• multicolors:

Pros of autumn: I can wear dark makeup and clothes without people considering me “goth”. What the hell. I’m not goth for shit. That’s like an insult to people who actually are goth.
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  • naturepunk:

    @betweenunseen said: what percentage wolf is he?

    On paper, Jude is “35% wolf”, but a more correct means of describing his wolfiness is in terms of content. There are different tiers of content for wolfdogs, and they go as follows:

    Low/no: These are animals which *may* have some wolf ancestry, but which display so few wolf traits that they aren’t exactly considered wolfdogs. Here’s a perfect example of a low/no-content wolfdog for you: 


    The animal above has some traits that are shared with wolves (such as the fully-furred tail and blended coat coloration), but these traits are also common in certain breeds of domestic dog, and do not automatically mean that the pup in question must be “part wolf”. Low/no animals are essentially “dogs with a few overlapping traits that may or may not be resulted from wolf heritage” and it’s typically best to describe such animals as non-wolfdogs. 

    Low content: Low content wolfdogs share a few wolfy characteristics with their wild ancestors, but still look “mostly dog”. They may have a few biological traits of a wolf, and will often show certain behavioral aspects of a wild canine, too - things like high prey drive, severe separation anxiety, skittishness when encountering new people and new places, resource guarding, etc. The average dog-owner is likely not prepared to deal with a low-content animal, but experienced individuals can provide happy homes for wolfdogs of this content with proper education.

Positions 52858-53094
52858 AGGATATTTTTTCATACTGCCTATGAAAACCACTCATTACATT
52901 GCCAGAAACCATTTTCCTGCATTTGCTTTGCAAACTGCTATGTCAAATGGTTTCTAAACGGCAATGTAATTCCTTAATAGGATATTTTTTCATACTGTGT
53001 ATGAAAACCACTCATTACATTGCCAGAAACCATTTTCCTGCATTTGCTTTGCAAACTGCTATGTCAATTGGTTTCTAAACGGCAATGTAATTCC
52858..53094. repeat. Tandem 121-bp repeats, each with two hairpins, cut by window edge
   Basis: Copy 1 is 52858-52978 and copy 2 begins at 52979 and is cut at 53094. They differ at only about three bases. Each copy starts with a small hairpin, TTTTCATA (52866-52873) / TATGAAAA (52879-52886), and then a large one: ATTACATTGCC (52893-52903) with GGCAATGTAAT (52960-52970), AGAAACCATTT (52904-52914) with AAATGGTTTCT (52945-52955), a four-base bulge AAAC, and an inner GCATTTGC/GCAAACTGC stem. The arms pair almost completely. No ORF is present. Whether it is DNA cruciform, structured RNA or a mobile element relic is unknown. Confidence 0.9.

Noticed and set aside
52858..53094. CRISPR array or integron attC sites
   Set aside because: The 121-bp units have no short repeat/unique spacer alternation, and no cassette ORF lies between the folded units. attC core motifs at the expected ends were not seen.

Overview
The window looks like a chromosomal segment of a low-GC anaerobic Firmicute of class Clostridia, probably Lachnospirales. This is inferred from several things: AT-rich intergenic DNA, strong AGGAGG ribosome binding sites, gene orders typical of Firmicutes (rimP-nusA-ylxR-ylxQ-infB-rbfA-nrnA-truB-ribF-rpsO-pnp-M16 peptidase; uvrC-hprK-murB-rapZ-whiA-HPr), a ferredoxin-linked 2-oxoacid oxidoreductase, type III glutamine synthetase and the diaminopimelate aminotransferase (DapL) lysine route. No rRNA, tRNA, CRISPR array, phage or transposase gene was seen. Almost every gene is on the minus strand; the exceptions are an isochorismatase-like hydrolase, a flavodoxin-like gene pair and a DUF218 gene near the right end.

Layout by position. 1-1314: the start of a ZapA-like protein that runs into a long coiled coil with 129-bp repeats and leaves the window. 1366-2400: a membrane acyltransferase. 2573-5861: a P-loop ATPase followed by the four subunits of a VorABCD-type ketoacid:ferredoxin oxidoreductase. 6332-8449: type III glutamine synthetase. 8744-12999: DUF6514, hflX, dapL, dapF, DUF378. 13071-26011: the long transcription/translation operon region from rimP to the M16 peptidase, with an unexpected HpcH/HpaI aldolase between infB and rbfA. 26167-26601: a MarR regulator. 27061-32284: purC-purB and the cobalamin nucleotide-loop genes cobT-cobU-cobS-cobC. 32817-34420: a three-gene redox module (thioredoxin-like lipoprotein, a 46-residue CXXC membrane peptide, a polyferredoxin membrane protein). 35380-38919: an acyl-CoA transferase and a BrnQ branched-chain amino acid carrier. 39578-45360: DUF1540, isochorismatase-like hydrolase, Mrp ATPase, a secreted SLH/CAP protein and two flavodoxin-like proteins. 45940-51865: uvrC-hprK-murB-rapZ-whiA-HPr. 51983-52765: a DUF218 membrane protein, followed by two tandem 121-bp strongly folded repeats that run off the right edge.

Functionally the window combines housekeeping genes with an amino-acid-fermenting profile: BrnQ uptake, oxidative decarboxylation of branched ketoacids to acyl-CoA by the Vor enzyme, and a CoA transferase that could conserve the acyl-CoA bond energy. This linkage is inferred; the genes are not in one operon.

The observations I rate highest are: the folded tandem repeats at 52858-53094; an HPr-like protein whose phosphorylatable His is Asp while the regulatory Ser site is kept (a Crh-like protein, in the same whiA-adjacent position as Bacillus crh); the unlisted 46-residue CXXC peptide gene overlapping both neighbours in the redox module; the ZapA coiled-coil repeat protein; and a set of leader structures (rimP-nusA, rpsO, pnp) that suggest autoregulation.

Here is a prime example of a beautiful low-content wolfdog: image

    Note that this pup has a very pointed muzzle, an arrow-shaped skull, pronounced cheek ruffs, narrow chest, lanky limbs, and a fully-furred tail. These are traits that can easily be attributed to wolf genetics, but the pup nevertheless has many dog traits, too: Tall pointed ears, large rounded eyes, slightly drooping jowls, etc. This animal has a wolfy look to it, but is still more dog than wolf. 

    Mid content: The mid-content range is broken down into three sub-categories - low mid, solid mid, and upper mid. Low mids will have fewer wolf traits than a solid mid (who will typically have equal wolf/dog traits), which will in turn have fewer wolf traits than an upper mid. Here are some animals that fit into these categories: 

    Low mid: image

    Solid mid: image

    Upper mid: image

    Ironically (if memory serves me correctly), all four of the wolfdogs from low to upper-mid content are actually related. Slate, the upper mid-content wolfdog, is the mother of the low and low-mid pups, as well as a distant relative of the solid mid. She also my low-content wolfdog’s aunt. 

    If you look closely, you will note that all of the animals from low mid to upper mid look increasingly more and more ‘wolf-like’ in their physical appearance. Biologically and behaviorally, they are more wolf-like, too. It’s probably most apparent in the form of their skulls: The low-mid has a much boxier-looking muzzle than either of the other two higher-content pups; while the solid-mid has a more pronounced stop than the upper-mid (he also has a more robust body structure). 

    Finally, there are the coveted high-content wolfdogs. These animals are more wolf than dog, and will absolutely look the part. In many cases, it’s nearly impossible to tell a high-content wolfdog from a pure wild wolf. 

    High content wolfdog: image

    Pure wolf: image

    I personally call Jude a low-content, but others have said he is a low-mid. His siblings also phenotype as lows and low mids. 

    For more information on content vs. percentage, please view THIS POST here. 

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  • multicolors:

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  • saccstry:

2 skeletons trick or treating in their skin costumes 
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